The diagnosis of premenstrual syndrome (PMS) is made largely on the basis of the presenting signs and symptoms and particularly on the fact that these occur in close association with the menstrual period.
There are no unique physical findings or laboratory tests required to confirm the diagnosis. However, the physician may order investigations for a thyroid test to rule out thyroid disorders. Similarly, the treating doctor may also want to rule out other illness with similar presenting symptoms such as depression, migraine, chronic fatigue syndrome, etc.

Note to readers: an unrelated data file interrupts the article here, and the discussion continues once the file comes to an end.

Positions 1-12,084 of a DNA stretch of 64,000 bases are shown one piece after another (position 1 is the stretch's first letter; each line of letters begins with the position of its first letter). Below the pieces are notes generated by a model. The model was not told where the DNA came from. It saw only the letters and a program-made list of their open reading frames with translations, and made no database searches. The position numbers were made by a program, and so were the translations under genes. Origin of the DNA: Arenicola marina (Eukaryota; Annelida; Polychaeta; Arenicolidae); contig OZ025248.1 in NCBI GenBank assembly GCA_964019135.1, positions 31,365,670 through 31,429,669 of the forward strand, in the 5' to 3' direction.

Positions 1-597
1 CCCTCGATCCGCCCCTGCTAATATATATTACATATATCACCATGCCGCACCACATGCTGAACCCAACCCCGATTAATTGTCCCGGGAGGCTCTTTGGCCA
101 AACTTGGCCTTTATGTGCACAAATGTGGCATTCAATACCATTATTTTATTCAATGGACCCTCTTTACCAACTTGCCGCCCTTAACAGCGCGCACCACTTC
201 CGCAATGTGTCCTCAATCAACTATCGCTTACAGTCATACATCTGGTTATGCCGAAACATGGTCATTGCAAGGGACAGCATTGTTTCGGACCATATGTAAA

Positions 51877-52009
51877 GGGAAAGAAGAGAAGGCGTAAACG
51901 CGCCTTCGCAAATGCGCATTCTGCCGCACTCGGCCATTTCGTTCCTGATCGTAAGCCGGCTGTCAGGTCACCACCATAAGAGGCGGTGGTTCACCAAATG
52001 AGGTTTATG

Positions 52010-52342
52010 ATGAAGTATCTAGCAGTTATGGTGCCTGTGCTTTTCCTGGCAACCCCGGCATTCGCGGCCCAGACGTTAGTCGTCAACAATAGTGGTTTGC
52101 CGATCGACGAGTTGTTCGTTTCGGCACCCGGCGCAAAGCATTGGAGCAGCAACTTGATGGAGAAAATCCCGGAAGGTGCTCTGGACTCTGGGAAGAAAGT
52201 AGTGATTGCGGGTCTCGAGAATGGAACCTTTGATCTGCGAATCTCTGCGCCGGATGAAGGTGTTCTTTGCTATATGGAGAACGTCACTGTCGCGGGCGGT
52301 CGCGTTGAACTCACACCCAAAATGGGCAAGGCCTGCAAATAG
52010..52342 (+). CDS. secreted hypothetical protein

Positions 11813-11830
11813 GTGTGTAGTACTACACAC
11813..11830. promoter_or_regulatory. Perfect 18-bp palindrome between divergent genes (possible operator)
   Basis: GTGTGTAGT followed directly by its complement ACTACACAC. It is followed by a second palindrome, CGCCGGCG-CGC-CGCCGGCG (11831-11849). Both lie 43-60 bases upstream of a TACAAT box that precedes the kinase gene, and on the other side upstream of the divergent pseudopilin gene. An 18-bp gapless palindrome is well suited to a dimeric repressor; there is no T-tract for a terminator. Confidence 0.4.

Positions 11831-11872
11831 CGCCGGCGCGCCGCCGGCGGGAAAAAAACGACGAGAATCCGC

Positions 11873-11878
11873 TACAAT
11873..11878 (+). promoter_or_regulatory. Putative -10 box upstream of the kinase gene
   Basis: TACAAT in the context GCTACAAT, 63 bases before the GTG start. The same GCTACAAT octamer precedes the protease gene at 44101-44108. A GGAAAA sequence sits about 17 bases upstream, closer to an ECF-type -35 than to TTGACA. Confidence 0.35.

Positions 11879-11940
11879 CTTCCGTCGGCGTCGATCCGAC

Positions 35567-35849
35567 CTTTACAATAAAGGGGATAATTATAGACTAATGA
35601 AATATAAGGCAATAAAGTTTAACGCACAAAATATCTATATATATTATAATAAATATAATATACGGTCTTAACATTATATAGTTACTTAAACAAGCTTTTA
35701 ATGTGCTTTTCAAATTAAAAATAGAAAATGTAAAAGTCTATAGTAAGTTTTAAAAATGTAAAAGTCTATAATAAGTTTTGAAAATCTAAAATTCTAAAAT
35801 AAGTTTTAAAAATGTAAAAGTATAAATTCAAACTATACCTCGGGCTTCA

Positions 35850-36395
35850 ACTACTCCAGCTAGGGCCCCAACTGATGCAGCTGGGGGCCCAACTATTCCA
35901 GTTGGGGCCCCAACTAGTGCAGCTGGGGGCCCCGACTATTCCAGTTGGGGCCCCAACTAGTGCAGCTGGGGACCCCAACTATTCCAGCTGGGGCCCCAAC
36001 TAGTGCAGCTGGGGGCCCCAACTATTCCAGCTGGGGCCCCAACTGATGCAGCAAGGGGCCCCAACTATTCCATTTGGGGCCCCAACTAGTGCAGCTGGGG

The patients can help the physician in diagnosing the condition by maintaining a diary that keeps a track of:
The American College of Obstetrics and Gynecology states that the following conditions must be fulfilled in order to diagnose premenstrual syndrome (PMS):